California News Times

Nigel Morris is the co-founder and managing partner of. QED investors ..

The road to entrepreneurship has never been easier. This process is stressful, noisy, risky and requires ambiguous comfort. The victims are innumerable, sometimes at the expense of mental health.

Founders often run out of resources and commit too much. Chasing dreams is exciting, but responsibility to employees, investors, and customers can be overwhelming.

To make matters worse, there are many founders closest to them for fear that they might be viewed as “failures” or that they might not be equipped to carry out their work. You have to let people know how you feel. Imagine for a moment that the founder suffers from addiction and substance abuse due to the demands and pressures to run a business. Now imagine that having to make it clear to investors makes the anxiety and anxiety worse.

Michael Freeman, a psychiatrist and former CEO of the University of California’s San Francisco School of Medicine, studied the prevalence and characteristics of entrepreneurial mental health.

Founders suffer twice as often from depression, six times more often from ADHD, three times more often from substance abuse and suicidal ideation than demographically consistent comparisons. The chances are double.

He is twice as likely to suffer from depression, six times as likely to suffer from ADHD, and three times as likely to be drug abuse and suicidal than a demographically consistent comparison. I came to the conclusion that it was twice as likely. Freeman found that entrepreneurs were 50% more likely to report mental illness and that certain illnesses were incredibly common among founders.

The statistics are spectacular, but the real impact can be really disastrous.

Whenever I have pain in my arm or shoulder, I always say I get a job and I whine. But if you couldn’t sleep last night, were delusional about going out, took too many sleeping pills, or drank too much wine, I’m not going to talk about it.

He says he is going to the doctor to fix his shoulders, but he has no plans to speak to the therapist.

At QED Investors, we have seen the dire consequences of this silence first hand. In 2018 he lost his partner Greg Mazanec after a long battle against substance abuse. Since then, we’ve worked with Greg’s family to find out how we can do their part to prevent VCs and others in the startup world from suffering the same fate.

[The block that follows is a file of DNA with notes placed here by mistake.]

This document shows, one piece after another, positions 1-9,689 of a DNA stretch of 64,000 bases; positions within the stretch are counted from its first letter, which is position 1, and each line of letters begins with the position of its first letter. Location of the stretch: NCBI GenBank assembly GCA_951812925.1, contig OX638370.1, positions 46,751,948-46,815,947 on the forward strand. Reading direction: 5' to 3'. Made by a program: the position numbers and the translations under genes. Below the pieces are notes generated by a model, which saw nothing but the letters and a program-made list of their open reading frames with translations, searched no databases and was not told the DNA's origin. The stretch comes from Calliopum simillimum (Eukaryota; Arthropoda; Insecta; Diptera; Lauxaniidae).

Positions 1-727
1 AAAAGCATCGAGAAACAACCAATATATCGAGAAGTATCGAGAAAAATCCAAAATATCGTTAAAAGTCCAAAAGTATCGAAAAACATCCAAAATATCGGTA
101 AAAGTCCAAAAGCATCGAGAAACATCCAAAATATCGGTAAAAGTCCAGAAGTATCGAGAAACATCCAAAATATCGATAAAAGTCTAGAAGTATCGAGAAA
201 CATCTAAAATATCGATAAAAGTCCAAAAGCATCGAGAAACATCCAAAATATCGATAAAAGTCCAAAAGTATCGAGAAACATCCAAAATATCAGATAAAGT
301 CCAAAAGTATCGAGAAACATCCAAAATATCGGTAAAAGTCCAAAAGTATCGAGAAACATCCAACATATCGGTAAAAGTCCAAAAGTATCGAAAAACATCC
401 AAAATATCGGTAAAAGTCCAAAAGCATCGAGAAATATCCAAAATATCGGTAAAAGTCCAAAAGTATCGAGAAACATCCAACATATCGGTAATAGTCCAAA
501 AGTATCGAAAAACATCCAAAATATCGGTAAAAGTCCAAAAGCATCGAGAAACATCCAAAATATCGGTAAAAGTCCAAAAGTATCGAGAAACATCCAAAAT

I can’t talk enough about Greg, either as a personal friend or as a colleague. He was an amazing human definition – an orthogonal thinker, tenacious, brilliant, and eccentric. We lost him way too soon. Today we carry him on his shoulder.

There was a team of 15 people at the time, so you can imagine how close everyone was. I vowed to myself and his family that I would speak of him at every opportunity. So whenever we stand in front of LPs and portfolio companies, we keep this topic open to address this caustic stigma directly.

Getting the mental health debate out of the shadows can significantly change the course of outcomes. Our venture capital world is full of people experiencing these kinds of difficulties even before the COVID-19 pandemic only adds to people’s fears and worries. People feel more and more isolated, depressed, anxious and helpless. Some people may have turned to opioids or other forms of addiction or substance abuse.

The research is clear – the support of friends, peers, and coworkers is critical to overcoming mental illness. When a company returns to the office or rolls out a home office hybrid, the company has a real chance to refocus on corporate culture, condemn addiction, and prioritize mental health. This is a unique window to focus on this disease.

Created by the Mazanek family lighthouse business to combat substance abuse and addiction in the ecosystem most important to Greg the founder and the business community. For QED it was the easiest decision to put a lot into supporting this wonderful initiative.

Earlier this year, QED ran a pilot program called Just Five with three portfolio companies. Created by the National Mental Health Nonprofit Shatter-proof, Just Five Five Minutes per lesson will teach you key concepts and facts about addiction.

We’re excited to be able to offer the same anonymous self-study program for free to more than 16,000 employees across all 50 QED portfolio companies based in the United States today.

The purpose of this program is to provide mental health education, enable informed discussion and, ultimately, reduce stigma.

During the year we plan to expand the scope of this program not only to international portfolio companies, but also to other VCs who wish to help their founders. The Spanish version is already planned.

Each of the six lessons has a specific topic. The first two lessons will explain the science of addiction and how certain factors, such as age of first use, genetics, and the environment, can explain why some people become addicted and others do not.

The middle lesson discusses the dangers of opioids and the signs, symptoms, and treatments for substance abuse, and the last topic describes how people can help. Most of the overwhelmingly positive feedback we’ve received so far relates to these last two lessons. We learned anecdotally what we already know. People want to help, but those who need it most don’t always know how to ask.

In the past few years, I’ve taken every opportunity to talk about mental health. I sincerely believe that if you blame it, people can handle it. It is a solvable problem. Like shoulder pain, it can be resolved. We need to do a better job of creating a culture where people can take the first step and talk about it openly.

We can – we have to ――It makes a difference ・ It is different. Add your voice to my voice.

Ending the Mental Health Stigma in the Tech Community – TechCrunch Source link Ending the Mental Health Stigma in the Tech Community – TechCrunch